Regional Information : Fairfield County
Fairfield County is the third
largest county in terms of area in the Central Midlands region (696
square miles) and was established in 1785. It is alleged that the county
name originated from a statement made by General Cornwallis when he
declared “How Fair These Fields” during the British occupation of the
area in 1780-81.
The County seat is the Town of Winnsboro, named for Revolutionary officer, Colonel Richard Winn. The Town
of Winnsboro was incorporated in 1832. The most prominent architectural
feature of Fairfield County is the Town Clock in Winnsboro. South Carolina's
General Assembly authorized Winnsboro's town fathers to build a market
house that "shall not be of greater width than 30 feet" to allow 30
feet of wagon travel on either side. The narrow building was modeled
after Independence Hall in Philadelphia and built on the site of a duck
pond. A clock was added in 1837, and the building has since been known
as the Town Clock. Residents boast the clock is the longest continuously
running clock in the United States.
Fairfield County is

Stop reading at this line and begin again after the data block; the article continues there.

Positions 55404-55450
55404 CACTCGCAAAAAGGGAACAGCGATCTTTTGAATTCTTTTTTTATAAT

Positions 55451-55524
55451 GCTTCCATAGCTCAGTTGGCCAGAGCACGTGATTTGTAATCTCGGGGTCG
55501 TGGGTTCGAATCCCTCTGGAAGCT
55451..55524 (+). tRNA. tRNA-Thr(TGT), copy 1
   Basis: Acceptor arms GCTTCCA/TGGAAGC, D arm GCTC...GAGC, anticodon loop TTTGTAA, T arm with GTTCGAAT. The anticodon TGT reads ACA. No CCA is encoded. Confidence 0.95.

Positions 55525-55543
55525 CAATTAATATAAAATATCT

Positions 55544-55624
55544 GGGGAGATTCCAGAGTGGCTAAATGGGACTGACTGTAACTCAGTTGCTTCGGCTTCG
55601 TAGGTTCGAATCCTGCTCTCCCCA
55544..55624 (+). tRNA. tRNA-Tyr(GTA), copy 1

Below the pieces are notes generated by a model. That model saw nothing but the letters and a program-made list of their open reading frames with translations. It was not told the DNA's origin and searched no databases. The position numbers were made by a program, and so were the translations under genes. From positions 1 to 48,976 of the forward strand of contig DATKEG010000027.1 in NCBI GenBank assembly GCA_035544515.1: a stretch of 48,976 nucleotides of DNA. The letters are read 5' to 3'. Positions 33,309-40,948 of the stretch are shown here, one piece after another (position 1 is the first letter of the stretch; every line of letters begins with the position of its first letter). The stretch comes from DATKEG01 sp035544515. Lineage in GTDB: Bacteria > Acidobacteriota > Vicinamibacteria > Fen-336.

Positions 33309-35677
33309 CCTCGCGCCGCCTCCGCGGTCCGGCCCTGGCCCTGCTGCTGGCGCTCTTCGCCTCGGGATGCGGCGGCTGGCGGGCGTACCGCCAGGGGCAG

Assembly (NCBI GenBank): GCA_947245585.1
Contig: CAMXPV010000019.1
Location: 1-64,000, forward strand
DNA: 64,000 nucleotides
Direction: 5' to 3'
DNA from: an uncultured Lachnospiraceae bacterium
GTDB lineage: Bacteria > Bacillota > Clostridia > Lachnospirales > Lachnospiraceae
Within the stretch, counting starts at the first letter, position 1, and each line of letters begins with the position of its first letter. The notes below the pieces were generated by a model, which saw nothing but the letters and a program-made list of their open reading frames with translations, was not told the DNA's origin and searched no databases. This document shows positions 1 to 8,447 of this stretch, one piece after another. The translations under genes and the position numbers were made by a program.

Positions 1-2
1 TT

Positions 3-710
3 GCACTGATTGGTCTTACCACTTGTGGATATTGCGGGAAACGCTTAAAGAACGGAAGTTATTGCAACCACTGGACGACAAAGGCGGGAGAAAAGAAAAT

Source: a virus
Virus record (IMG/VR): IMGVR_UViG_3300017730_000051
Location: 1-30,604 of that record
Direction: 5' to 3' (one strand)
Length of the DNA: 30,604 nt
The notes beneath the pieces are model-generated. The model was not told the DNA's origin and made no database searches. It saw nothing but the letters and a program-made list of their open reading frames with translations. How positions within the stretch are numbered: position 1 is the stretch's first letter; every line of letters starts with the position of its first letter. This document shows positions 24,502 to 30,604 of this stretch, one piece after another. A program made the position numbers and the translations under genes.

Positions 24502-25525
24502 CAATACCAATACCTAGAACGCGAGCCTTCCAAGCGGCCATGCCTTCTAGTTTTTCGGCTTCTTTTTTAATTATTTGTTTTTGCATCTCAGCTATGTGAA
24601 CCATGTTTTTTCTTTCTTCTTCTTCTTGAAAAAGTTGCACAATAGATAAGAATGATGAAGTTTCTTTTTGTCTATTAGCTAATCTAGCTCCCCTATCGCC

primarily a rural county with excellent opportunities for outdoor pursuits.
The Sumter National Forest covers a portion of western Fairfield County
and Lake Monticello and Lake Wateree, two man-made lakes provide opportunities
for both fishing and recreation. Agriculture has been the primary
economic activity until the early 20th century with cotton
playing a considerable role in the economy of the county until the early
1920s. Mining and quarrying has also played an important role in the
economy of Fairfield County. Winnsboro blue granite is mined locally
and used worldwide in buildings and monuments.
Industry has been
a part of Fairfield County life since a cotton mill was put into operation
in the late 1800's in the southern area of Winnsboro. The mill became
a part of US Rubber Company and is now Invista Sarl. Other notable industries
in Fairfield County are Plastech, Palmetto Imaging Technology, Lang
Mekra, Isola USA, Maka USA, St. Gobain Technical Fabrics and Perry Ellis
International. Several of these companies are located in the Walter
B. Brown Industrial Park on SC 34 at I-77.